Conway
An item experiencing an upsurge in sales is candles. They can create almost any kind of atmosphere and a new focus on attractive packaging has made candles more than just a pretty scent; they have become an essential element in home décor.

After two years in development, we’ve recently introduced four lines of 100 percent soybean wax candles — Spa Lights, Home Scents, Fireside Lights and Rainforest Lights. Soybean wax has many advantages, including the fact that it is toxin-free and burns cleans. Wax made from soybeans burns much slower as well, making it more cost-effective.

Reminding consumers that soybeans are a renewable, biodegradable resource is an important selling point. Using soybean oil supports American farmers and reduces our dependence on foreign oil.

Kaahanui
One thing we’ve done at Joan Baker is come out with Zing Artwear, a nontoxic, eco-friendly accessory line. Most products like this contain many harmful chemicals. In our proprietary formula, these chemicals have been removed but you still have a unique piece that lies nicely on the skin and looks and feels good.

Mandsager
We are expanding our current product offerings to include more functional and price-conscious items and introducing new products that use smarter materials to produce lower price points, yet still maintain the inherent quality Momadic strives for in all products.

Sharon Christianson
Rio Grande

Bi-metal or “two-tone” jewelry takes advantage of the lower, more stable costs of alternative metals, including bronze or copper. When combined with metals such as silver or gold-filled, this style of jewelry allows your customers to enjoy a souvenir with all the beauty of precious metals at a very attractive price point.

Lightweight jewelry is another versatile way to make the most of smaller amounts of silver and gold. Think delicate bracelets and chains, or the sophistication of filigree. All are cost-effective options that visitors to your store will want in multiple pieces.

How do you feel social media will impact the industry?
Kateva Rosato
Safari

Consumers are more open to hearing about our products on social media because we can present visuals and ideas in a conversational manner that they appreciate and relate to, making them more likely to make a purchase. Likewise, their direct feedback helps us to improve our products to better meet consumer needs, which we strive to do each and every year.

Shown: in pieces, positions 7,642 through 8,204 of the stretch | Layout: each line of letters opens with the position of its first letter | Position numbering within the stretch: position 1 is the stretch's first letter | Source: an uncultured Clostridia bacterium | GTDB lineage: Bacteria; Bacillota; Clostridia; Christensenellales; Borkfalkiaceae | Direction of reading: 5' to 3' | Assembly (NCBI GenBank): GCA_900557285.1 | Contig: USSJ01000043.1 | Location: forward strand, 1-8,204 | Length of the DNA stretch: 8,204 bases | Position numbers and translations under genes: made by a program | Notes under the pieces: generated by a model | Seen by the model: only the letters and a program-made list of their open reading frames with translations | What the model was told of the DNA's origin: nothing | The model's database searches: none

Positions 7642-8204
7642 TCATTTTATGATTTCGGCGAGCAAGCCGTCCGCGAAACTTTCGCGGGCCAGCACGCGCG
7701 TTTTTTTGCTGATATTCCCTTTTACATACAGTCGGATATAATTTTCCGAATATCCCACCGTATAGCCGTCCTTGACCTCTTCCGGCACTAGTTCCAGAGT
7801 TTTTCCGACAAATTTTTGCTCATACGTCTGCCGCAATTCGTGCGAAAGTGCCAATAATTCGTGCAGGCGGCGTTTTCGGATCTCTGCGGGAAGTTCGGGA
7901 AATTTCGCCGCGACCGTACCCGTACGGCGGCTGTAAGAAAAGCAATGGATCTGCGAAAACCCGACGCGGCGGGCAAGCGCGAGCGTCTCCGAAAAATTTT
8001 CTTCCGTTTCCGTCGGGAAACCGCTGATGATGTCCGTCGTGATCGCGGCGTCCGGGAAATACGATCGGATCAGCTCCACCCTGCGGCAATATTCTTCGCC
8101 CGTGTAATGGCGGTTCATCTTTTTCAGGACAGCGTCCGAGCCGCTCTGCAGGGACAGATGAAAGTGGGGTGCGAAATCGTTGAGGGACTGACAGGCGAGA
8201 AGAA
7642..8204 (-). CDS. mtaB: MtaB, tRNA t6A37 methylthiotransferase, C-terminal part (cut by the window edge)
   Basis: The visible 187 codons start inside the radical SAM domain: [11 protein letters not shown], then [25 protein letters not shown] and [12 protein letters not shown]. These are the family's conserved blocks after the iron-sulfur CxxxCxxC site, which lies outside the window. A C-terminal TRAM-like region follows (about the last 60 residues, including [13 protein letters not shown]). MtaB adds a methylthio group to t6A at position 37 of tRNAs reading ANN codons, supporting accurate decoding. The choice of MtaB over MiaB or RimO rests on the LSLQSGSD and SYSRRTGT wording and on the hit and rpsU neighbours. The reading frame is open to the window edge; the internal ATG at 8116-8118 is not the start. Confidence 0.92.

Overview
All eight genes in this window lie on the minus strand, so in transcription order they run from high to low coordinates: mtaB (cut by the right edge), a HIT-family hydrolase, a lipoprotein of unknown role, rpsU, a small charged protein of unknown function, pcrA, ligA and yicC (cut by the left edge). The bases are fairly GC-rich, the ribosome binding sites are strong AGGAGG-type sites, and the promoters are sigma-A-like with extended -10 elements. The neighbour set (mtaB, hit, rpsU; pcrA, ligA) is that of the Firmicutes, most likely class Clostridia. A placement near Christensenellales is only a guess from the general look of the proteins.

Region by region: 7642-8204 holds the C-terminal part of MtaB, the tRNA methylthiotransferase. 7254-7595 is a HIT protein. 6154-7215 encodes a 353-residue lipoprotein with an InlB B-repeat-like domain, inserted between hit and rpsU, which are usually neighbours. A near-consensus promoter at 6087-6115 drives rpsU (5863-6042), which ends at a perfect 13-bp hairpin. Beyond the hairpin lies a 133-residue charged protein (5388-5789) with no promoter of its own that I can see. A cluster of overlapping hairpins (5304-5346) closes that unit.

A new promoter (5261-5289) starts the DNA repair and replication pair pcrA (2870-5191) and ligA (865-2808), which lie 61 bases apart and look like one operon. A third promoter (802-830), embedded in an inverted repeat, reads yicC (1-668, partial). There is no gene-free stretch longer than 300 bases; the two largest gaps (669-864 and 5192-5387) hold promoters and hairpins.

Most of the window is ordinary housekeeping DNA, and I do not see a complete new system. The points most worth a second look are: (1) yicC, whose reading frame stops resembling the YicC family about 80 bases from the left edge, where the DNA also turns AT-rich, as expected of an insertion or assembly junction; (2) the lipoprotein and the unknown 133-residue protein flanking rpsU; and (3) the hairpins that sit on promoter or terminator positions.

Carver
Because we are a manufacturer and not a retailer, we don’t get a ton of first-hand experience with individual customers. That’s why I’m on Facebook and Twitter every day. Social media allows me to instantly share news, new products, pictures, cool blog posts and more. It’s creating a dialogue and relationship with our consumers.

But receiving information is just as important as sharing it. I want to listen to what our customers think, see their photos and be available to answer any questions. It’s always amazing when someone leaves a comment on our wall to let us know what they liked, or even what they didn’t. Our fans always have great feedback and I’m so happy that social media allows me to hear them.

Mandsager
The key is to engage and interact with your followers — keep up a conversation with them to help hold their interest, keep Facebook up to date with postings and pictures and use Twitter to re-tweet interesting things. Engagement will not only help keep your current fans and followers, but will also gain you new ones.

Specific tactics that retailers can use are promoting new items by having pictures and descriptions, having a special coupon code only for their fans or followers or running contests exclusively through social media. These all help increase awareness and therefore increase sales.

By Abby Heugel
Managing Editor